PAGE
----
Hillary Clinton seems to have been a big fan of the late Robert Byrd. Who’s Robert Byrd? This guy.
Some idiot left the floodlights on all night before the Euro2016 final. Moth-based hilarity ensued. (By half-time, the moth that landed on Cristiana Ronaldo’s face had fifty different accounts on Twitter.)
Philip May might be no SamCam, but he's more stylish than Dennis. (Except for those turn-ups.)
Sorry – bit overdue…
The Appendix N Blog. (Appendix N of the AD&D 1st edition Dungeon Master’s Guide was where Gary Gygax listed all of the literature that influenced him.)
If a political party vows to defend the welfare state against "neo-liberals", to defeat the "dictatorship of the markets", cut the retirement age to 60 and realign "taxation against capital and in favour of workers", it's a left-wing party isn't it? So why do people still call the French Front National a “far right” party?
The draft syllabus for Politics AS and A level looks to be very robust. A level politics under this syllabus would actually be a good preparation for a Politics degree rather than the somewhat wishy-washy A-level subject it currently is.
Someone asked me the other day if we had any "politically incorrect" board games in stock in the Shop. I had to admit that we didn't. I'm all for tweaking the sensibilities of the terminally politically correct, but I think even I would draw the line well before this point.
What does the galaxy need most after the destruction of the Second Death Star? A Central Bank. (I would actually love it if this is the plot for Episode VII, but then I liked all the stuff about taxation of trade routes in Episode I…)
The genius of Tusk. (And isn’t Christine’s hair truly tragic in that photo?)
The best business schools now recruit people with both experience of industry and teaching ability. (…and so does my university, which is how I’m there. However, since the business school is only in its second year, it might be a while before we catch up with Harvard…)
...and Sony has just finished making Betamax cassettes. (I bet there are still fanboys out there arguing that the picture quality is better than VHS.)
7 Deadly Sins of Worldbuilding (Actually, they’re more things you might like to avoid than really appalling sins, but hey.)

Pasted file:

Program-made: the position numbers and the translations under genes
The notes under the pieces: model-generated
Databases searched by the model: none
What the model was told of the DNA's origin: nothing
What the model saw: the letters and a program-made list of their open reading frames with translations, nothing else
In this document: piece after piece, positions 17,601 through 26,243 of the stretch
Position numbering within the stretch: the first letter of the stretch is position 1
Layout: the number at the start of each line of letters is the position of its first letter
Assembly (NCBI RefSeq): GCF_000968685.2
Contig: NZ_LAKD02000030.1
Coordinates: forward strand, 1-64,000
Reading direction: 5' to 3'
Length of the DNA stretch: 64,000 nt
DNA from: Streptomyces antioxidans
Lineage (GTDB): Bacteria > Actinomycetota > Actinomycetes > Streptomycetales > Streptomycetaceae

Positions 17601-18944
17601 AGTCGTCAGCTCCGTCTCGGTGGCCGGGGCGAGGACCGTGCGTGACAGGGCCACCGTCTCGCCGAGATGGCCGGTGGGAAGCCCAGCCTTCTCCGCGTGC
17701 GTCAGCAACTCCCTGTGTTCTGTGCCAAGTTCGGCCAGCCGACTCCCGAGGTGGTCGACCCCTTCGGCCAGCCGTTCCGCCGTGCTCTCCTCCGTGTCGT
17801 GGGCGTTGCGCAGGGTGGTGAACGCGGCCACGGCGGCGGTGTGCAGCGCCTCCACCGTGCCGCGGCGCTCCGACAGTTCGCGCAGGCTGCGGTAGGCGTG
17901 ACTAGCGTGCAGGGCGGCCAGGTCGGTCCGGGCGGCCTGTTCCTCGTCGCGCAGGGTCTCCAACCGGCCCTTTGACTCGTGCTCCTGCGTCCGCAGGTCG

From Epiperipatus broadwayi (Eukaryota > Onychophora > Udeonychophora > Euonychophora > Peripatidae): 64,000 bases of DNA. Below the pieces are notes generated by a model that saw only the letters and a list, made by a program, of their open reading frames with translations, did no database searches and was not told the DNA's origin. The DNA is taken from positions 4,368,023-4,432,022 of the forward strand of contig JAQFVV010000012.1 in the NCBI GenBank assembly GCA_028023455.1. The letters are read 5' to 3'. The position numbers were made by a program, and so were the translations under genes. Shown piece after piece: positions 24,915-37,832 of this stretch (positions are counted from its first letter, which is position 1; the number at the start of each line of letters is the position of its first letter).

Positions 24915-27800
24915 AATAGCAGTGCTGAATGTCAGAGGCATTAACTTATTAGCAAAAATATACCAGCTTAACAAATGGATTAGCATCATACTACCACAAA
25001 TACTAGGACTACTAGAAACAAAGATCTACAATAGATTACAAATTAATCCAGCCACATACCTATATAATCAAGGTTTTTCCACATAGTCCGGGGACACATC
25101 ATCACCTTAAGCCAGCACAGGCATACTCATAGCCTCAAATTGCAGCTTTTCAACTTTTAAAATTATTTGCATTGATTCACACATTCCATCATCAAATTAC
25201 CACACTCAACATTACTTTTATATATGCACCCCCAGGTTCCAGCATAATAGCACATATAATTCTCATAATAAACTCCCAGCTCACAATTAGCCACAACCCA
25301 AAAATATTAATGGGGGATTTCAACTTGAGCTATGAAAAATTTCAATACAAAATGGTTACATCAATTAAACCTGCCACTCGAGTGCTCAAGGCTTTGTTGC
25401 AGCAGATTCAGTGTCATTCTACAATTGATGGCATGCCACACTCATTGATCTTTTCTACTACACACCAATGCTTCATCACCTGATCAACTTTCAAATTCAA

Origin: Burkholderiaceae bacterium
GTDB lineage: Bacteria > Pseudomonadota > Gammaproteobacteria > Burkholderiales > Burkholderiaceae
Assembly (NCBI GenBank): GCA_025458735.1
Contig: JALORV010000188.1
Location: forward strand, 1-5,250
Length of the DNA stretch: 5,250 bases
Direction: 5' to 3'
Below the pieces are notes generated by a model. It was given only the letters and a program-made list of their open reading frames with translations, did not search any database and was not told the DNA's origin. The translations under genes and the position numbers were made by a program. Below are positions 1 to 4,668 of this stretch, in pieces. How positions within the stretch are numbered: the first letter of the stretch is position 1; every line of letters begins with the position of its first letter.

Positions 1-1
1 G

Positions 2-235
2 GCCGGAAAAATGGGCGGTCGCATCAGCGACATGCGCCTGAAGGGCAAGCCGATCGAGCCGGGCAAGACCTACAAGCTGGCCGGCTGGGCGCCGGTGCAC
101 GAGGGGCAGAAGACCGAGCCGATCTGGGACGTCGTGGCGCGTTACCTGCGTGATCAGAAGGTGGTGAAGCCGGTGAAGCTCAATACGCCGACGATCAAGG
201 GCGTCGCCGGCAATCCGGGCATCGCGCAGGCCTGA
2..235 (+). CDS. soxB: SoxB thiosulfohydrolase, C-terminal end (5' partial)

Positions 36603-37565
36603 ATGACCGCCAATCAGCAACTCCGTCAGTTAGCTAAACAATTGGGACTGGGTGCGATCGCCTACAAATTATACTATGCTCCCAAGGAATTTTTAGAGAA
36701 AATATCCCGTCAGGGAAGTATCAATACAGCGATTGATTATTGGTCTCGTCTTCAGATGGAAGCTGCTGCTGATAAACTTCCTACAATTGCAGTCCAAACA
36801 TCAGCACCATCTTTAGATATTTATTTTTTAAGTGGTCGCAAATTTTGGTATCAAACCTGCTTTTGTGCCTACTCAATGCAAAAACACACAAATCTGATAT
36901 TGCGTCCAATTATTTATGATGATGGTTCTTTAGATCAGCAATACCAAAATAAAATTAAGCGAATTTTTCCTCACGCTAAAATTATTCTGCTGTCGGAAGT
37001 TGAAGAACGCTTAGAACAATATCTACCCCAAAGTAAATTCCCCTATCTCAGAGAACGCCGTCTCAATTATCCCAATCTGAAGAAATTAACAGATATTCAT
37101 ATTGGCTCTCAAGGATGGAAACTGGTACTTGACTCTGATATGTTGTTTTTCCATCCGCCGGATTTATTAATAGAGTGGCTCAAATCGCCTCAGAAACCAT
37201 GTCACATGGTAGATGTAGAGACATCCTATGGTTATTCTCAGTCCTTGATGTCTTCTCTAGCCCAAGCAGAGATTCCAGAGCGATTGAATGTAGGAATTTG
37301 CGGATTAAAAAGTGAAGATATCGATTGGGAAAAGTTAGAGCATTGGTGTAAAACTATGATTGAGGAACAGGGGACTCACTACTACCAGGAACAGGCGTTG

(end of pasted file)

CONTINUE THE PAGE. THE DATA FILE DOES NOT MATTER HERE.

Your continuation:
'Virtue signalling' is not virtue. Good point. (And I am aware of the irony of linking to this post using social media.)
Why We Should Defend The Right To Be Offensive. (I reserve the right to believe that some of the comments on this article were made by idiots.)
Good advice for writers, especially of non-fiction. This article grabbed me early on when he took the piss out of Neil ‘my hair will blow ever so attractively in the wind if I stand on this clifftop’ Oliver.
Paedophiles should be allowed to adopt. (How could that possibly go wrong?)
“At this year’s NUS Black Students’ Conference, I had sex with someone. The other party later informed me that the sex was not consensual. I failed to properly establish consent before every act. I apologise sincerely and profoundly for my actions." We have a word for “sex that was not consensual”: rape. And I wonder if there is an NUS White Students’ Conference…
And the lesson to be learned here is this: make a self-deprecating joke to a conference that could be misinterpreted as politically incorrect if removed from the context in which it was made, then it _will_ be removed from its context, selectively quoted and used by a social media mob to hound you out of your job, no matter how great your previous accomplishments. Richard Dawkins is angry about this, and really so should we all be. This is typical of the condemnatory articles that didn't think to check facts.
Doctor Who Online does look to be defrauding advertisers. They’ve tried this with The Shop on the Borderlands (we sell Doctor Who RPGs), but I was too sceptical. Combine a proprietary analytics system that massively overstates traffic with quite persistent selling, and yes, I think Mr Sandifer is on to something.
Half of households receive more in benefits than they pay in taxes. (And that’s before you include the cost of state education, state healthcare, public sector salaries etc…)
So let me get this straight - Scottish votes for Scottish laws is right and proper; Welsh votes for Welsh laws is right and proper; Northern Irish votes for Northern Irish laws is right and proper but English votes for English laws is "racist".
The key sentence in this story is I feel "That complaint was referred to the police who decided not to prosecute." And we assume, with good reason.
The most decade-specific words in Billboard popular song titles, 1890-2014. (A remarkable illustration of the decline of western civilisation…)
Remember how Rotherham's Labour council allowed the gang rape of 1,400 children by muslims because of political correctness? Would it surprise you to learn that one of those councillors' sons has just been detained in Turkey while trying to join ISIS?
Brad Torgersen has done his job well. Kudos. (Predictably, some people are embarrassing themselves on Twitter right now by complaining about this.)